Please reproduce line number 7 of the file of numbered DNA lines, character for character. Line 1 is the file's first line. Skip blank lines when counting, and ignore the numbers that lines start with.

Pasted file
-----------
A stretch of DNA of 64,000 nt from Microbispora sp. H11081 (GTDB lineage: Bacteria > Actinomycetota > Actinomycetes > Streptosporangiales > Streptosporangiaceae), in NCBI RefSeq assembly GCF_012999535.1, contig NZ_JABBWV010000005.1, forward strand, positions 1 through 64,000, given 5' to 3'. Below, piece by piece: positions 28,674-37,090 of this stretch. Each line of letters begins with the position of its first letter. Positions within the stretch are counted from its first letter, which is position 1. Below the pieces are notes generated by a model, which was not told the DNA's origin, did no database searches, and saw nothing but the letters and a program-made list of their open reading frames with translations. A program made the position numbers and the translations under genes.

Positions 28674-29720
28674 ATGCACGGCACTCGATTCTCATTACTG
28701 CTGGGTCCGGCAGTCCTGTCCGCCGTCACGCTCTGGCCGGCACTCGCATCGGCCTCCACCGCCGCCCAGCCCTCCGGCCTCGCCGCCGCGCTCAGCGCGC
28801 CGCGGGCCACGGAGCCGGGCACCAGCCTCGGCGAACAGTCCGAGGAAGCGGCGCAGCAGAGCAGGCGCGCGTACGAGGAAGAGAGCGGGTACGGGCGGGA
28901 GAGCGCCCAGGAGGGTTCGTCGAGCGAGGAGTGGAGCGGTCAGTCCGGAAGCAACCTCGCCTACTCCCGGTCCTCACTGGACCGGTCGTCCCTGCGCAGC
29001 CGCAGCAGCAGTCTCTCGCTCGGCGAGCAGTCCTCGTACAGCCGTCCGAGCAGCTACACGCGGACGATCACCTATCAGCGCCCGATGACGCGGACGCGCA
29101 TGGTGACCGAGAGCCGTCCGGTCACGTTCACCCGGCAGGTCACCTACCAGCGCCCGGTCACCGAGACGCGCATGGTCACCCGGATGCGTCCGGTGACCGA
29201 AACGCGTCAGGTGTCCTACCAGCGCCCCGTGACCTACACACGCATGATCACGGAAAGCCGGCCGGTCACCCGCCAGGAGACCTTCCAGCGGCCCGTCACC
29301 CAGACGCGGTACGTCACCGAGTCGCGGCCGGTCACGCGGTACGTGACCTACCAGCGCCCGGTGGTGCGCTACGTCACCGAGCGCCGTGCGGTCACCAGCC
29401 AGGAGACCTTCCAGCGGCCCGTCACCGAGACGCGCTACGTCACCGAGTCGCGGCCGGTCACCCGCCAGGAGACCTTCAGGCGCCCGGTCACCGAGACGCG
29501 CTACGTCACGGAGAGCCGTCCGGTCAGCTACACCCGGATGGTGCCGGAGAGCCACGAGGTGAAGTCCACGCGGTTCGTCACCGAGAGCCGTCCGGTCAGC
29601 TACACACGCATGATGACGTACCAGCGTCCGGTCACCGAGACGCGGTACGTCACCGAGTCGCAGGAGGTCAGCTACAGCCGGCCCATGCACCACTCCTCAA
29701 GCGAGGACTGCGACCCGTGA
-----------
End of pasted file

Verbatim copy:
29001 CGCAGCAGCAGTCTCTCGCTCGGCGAGCAGTCCTCGTACAGCCGTCCGAGCAGCTACACGCGGACGATCACCTATCAGCGCCCGATGACGCGGACGCGCA